Skip to content
Search Library

Swallowing sand is a danger for horses that graze loose, sandy soil or eat hay that is piled on sandy ground. A certain amount of ingested sand passes through the digestive tract, but in some cases, large amounts of sand can accumulate in the horse’s intestine. A heavy load of sand may irritate the intestinal lining and may also cause displacement or twisting that can lead to colic.

Owners can gather fresh feces, stir them into a quart of water, and look for sand that settles out at the bottom of the container. This test may reveal that sand is being carried out with the feces, but it can’t indicate how much has been retained in the horse’s body.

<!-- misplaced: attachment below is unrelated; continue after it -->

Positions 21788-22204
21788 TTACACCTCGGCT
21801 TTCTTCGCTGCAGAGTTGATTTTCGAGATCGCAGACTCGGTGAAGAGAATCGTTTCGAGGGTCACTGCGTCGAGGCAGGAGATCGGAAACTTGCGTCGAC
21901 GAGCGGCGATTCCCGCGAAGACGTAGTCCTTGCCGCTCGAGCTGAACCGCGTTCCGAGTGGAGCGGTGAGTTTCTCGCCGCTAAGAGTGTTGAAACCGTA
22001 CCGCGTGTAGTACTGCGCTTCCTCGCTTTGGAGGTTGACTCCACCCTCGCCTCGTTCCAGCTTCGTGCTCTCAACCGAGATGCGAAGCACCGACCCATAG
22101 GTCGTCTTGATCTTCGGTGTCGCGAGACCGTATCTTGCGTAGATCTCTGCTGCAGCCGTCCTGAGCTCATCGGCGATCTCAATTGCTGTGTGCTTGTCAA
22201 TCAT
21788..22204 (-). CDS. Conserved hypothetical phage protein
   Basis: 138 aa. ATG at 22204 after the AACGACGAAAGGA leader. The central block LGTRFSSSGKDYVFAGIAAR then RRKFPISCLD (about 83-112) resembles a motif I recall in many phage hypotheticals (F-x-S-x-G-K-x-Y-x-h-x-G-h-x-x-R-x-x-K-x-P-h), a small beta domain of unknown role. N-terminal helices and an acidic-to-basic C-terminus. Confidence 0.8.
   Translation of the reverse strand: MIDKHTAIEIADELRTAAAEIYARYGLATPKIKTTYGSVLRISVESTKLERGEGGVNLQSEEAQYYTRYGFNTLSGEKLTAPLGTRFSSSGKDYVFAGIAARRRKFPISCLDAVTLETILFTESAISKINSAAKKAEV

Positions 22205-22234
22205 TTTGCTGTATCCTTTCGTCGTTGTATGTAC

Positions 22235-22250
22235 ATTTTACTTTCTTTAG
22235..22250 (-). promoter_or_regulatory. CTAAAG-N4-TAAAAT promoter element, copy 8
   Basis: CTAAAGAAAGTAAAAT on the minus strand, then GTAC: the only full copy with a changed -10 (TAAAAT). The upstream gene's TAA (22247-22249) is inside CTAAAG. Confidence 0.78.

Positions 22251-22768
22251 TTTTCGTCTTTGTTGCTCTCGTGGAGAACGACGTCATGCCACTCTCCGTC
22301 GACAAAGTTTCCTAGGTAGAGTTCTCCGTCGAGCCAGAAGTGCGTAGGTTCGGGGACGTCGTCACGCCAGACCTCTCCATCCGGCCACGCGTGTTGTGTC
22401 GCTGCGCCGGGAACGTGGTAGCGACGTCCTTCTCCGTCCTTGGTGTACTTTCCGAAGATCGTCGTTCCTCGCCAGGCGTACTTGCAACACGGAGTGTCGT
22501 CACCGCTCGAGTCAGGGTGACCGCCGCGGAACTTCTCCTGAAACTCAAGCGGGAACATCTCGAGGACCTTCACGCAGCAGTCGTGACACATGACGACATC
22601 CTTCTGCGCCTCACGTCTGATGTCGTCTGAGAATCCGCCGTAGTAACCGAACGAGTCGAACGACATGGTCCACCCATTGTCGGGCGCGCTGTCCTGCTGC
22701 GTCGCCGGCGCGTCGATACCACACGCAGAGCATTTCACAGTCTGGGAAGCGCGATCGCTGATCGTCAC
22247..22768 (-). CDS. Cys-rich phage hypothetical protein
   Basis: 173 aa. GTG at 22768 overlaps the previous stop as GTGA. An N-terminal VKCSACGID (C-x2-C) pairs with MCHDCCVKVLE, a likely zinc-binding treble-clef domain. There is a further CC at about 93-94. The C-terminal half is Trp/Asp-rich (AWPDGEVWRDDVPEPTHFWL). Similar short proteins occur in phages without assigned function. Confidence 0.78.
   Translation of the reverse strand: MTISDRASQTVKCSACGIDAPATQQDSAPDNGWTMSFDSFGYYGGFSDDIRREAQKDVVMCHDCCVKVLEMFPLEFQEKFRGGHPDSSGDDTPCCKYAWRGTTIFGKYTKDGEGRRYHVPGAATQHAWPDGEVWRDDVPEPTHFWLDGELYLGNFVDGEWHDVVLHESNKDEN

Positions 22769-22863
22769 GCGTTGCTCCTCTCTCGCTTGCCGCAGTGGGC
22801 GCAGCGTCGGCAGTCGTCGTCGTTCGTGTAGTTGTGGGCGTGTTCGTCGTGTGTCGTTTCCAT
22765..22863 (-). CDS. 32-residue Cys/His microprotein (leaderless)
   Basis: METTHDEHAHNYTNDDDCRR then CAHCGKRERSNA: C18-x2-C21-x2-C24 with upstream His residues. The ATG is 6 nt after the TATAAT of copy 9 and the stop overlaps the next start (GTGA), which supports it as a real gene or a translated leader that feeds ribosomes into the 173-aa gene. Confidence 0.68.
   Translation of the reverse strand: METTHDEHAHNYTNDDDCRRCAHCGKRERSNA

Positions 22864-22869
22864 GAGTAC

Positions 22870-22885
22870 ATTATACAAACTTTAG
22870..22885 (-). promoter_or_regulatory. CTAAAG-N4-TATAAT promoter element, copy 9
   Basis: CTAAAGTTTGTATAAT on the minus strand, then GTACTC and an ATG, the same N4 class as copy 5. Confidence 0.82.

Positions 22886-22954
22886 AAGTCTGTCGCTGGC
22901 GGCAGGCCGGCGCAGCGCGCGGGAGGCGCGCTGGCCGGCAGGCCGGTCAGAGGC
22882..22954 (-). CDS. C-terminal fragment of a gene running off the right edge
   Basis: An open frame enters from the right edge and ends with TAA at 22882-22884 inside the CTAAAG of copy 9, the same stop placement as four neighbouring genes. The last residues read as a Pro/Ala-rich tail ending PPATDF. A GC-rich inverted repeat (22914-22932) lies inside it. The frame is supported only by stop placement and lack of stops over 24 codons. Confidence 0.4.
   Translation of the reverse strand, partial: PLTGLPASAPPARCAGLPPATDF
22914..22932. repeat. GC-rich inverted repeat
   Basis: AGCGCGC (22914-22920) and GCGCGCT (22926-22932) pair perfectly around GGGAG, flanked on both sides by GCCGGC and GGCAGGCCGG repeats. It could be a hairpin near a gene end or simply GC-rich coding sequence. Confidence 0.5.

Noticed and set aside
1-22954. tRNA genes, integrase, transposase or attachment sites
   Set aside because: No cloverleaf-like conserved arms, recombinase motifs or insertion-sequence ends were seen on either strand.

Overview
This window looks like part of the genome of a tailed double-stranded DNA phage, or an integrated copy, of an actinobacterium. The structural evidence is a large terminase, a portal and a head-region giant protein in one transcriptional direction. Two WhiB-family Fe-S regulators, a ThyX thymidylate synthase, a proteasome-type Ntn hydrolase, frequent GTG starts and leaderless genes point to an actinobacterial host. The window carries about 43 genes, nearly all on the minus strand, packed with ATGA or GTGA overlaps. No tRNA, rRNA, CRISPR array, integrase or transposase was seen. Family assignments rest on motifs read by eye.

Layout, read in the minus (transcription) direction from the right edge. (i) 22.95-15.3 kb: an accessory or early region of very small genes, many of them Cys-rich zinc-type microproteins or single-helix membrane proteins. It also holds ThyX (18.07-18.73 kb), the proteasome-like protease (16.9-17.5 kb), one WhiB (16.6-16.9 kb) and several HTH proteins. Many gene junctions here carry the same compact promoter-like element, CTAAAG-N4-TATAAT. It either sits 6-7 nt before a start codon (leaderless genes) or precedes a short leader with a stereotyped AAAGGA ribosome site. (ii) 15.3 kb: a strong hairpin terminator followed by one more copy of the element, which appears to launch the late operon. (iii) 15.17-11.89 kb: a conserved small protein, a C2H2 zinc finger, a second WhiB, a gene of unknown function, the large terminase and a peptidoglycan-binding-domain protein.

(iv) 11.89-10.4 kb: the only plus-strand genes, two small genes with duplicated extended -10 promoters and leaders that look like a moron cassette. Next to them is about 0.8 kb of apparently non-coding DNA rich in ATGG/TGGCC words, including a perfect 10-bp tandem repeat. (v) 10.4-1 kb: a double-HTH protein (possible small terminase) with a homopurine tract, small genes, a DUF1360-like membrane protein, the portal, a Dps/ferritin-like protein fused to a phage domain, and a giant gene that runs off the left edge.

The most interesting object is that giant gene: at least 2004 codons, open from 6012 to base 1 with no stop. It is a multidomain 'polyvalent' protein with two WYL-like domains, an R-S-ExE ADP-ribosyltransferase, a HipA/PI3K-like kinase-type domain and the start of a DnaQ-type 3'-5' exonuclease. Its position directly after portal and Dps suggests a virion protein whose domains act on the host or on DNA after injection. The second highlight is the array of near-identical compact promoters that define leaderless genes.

With a few management changes, owners can minimize the ingestion of sand to some extent. Feeding hay from bins, nets, or rubber ground mats makes it less likely that horses will pick up sand as they eat. Rotating fields so that they do not become overgrazed is another way to encourage horses to bite off the upper parts of forage plants rather than pulling up the entire plant and swallowing the sand that clings to the lower leaves and roots.

Owners sometimes order a load of sand to be dumped in a paddock, creating a favorite spot for horses to roll. Before doing this, be certain that the sand has not been collected from an ocean beach, as some horses love the salty taste and will tend to eat mouthfuls of sand.


Subscribe to Equinews and get the latest equine nutrition and health news delivered to your inbox. Sign up for free now!